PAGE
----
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STATE SURGEON GENERAL RECEIVES FLU SHOT AT FLORIDA DEPARTMENT OF HEALTH IN MARION COUNTY

Jan 3 • 478 Views • View Comments

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Tallahassee – State Surgeon General and Secretary of Health, Dr. John Armstrong, received his annual flu shot today at the Florida Department of Health in Marion County and demonstrated that it is not too late for Floridians to be vaccinated against the flu. The Department recommends that all Floridians 6 months of age and older receive a flu shot each year.

“With peak flu season approaching, it is not too late to get your flu shot,” said Dr. Armstrong. “Anyone can get the flu, and vaccination is the single best way to protect against flu for Florida’s kids, adults, and families.”

Flu vaccines are offered in many locations, including doctor’s offices, clinics, health departments, retail stores, pharmacies, and health centers, and through many employers and schools. Check with your physician, your local county health department or www.floridahealth.gov to search for a location to receive a flu vaccine. Amy Reilly, Senior Community Health Nurse Supervisor for the Florida Department of Health in Marion County is pictured above with State Surgeon General and Secretary of Health, Dr. John Armstrong.

KEY FACTS 

  • The flu vaccine is the best protection against the flu this season.  If you get the flu vaccine, you are 60 percent less likely to need treatment for the flu by a healthcare professional.  Getting the vaccine has been shown to offer substantial benefits, including less illness, antibiotic use, time lost from work, hospitalizations, and deaths. During the 2012 – 2013 flu season, it is estimated that 56.6 percent of children ages 6 months to 17 years and 41.5 percent of adults age 18 and up received the vaccine in the United States.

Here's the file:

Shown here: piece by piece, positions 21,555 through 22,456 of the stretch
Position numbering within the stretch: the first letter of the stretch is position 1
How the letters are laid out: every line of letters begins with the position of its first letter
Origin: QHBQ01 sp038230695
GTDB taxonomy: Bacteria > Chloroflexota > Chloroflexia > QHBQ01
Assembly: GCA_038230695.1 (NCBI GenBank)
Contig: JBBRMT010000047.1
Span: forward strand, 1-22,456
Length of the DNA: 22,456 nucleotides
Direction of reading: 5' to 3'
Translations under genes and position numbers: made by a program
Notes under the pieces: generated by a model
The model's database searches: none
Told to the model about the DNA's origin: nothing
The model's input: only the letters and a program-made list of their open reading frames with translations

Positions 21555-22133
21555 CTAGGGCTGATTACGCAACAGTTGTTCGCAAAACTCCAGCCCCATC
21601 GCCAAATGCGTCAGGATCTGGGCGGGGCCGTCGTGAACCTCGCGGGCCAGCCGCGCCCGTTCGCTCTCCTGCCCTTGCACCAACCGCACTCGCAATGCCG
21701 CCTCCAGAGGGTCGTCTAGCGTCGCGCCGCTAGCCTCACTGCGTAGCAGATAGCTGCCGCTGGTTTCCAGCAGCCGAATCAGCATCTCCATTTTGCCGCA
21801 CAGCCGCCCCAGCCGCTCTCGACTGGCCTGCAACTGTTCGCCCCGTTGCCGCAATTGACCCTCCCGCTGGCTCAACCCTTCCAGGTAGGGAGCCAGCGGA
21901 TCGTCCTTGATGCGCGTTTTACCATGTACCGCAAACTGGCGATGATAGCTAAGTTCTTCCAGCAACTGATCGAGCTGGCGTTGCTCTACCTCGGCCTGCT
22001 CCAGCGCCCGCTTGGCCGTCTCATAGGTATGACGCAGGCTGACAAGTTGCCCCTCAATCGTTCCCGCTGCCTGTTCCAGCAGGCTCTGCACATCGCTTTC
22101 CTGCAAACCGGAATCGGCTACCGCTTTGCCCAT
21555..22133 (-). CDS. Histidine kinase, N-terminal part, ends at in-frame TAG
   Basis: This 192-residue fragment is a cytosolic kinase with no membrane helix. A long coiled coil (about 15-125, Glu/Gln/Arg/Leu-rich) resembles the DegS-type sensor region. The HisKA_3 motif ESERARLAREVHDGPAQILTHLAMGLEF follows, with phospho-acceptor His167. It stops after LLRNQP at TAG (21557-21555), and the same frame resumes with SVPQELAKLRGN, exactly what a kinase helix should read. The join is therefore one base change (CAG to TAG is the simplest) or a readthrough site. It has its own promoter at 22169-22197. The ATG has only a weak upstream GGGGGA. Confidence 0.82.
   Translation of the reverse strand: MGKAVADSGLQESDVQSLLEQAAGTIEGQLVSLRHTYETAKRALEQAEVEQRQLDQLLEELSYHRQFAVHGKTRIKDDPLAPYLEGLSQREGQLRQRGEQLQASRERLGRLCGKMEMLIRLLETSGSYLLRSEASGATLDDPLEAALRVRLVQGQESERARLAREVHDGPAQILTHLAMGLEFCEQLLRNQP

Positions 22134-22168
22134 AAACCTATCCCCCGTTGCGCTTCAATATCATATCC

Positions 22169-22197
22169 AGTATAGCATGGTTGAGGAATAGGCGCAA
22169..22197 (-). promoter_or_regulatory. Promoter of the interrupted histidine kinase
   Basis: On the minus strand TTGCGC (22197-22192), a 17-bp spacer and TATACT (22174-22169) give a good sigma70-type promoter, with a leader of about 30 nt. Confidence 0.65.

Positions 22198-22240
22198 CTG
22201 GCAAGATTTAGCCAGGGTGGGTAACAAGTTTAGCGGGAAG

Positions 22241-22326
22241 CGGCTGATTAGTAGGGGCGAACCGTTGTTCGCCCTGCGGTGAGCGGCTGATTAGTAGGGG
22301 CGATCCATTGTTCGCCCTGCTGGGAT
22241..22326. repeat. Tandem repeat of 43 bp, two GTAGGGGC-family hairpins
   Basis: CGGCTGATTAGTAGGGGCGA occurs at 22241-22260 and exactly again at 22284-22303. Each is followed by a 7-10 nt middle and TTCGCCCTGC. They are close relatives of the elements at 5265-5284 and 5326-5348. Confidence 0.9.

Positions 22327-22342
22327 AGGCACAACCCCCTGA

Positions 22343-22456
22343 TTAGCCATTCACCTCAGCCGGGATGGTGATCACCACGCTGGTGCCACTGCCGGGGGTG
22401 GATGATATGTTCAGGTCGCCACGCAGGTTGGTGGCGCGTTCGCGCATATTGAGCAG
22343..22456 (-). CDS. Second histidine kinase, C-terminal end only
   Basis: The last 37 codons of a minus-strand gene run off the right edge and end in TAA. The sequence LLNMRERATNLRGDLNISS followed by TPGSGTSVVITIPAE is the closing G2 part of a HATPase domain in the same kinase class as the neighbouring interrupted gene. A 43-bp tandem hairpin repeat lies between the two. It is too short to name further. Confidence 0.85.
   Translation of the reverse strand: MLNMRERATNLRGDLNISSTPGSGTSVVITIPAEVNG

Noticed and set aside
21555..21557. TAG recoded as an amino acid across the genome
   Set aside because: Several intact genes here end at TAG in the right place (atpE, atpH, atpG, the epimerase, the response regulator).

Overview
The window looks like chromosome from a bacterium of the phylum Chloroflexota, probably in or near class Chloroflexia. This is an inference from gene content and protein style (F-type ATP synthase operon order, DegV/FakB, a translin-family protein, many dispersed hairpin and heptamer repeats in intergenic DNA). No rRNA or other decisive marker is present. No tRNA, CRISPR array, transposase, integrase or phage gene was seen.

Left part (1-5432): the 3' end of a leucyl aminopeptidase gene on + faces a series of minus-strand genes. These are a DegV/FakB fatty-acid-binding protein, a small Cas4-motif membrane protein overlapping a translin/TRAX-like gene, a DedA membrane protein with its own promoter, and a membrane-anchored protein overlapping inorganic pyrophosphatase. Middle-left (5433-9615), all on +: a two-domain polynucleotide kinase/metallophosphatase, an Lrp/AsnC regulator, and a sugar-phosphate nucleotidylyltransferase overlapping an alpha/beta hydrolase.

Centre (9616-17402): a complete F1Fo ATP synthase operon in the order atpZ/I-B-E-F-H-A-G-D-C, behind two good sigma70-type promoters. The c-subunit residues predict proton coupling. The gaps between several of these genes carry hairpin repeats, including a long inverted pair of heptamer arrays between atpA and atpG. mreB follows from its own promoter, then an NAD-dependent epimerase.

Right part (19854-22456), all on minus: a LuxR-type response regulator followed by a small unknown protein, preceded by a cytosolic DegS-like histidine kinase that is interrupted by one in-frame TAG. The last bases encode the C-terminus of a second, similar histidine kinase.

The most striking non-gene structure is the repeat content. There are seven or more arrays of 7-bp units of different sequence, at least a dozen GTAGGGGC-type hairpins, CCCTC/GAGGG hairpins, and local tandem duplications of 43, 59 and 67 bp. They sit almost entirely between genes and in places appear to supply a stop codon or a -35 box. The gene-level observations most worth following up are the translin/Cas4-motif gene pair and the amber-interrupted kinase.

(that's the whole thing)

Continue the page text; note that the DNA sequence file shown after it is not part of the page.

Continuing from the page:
• It takes about two weeks after vaccination for the body to develop antibodies that provide protection against influenza virus infection.  In the meantime, you are still at risk for getting the flu.  That is why it is better to get vaccinated early in the fall, before the flu season gets under way.
  • It is especially important for pregnant women to be vaccinated due to the increased risk of complications associated with contracting the flu while pregnant. The Department has received several reports of pregnant women with influenza-like illness from around the state. The flu vaccination is safe and will protect against the flu for mothers, unborn babies, and newborns during the first months after birth.

 

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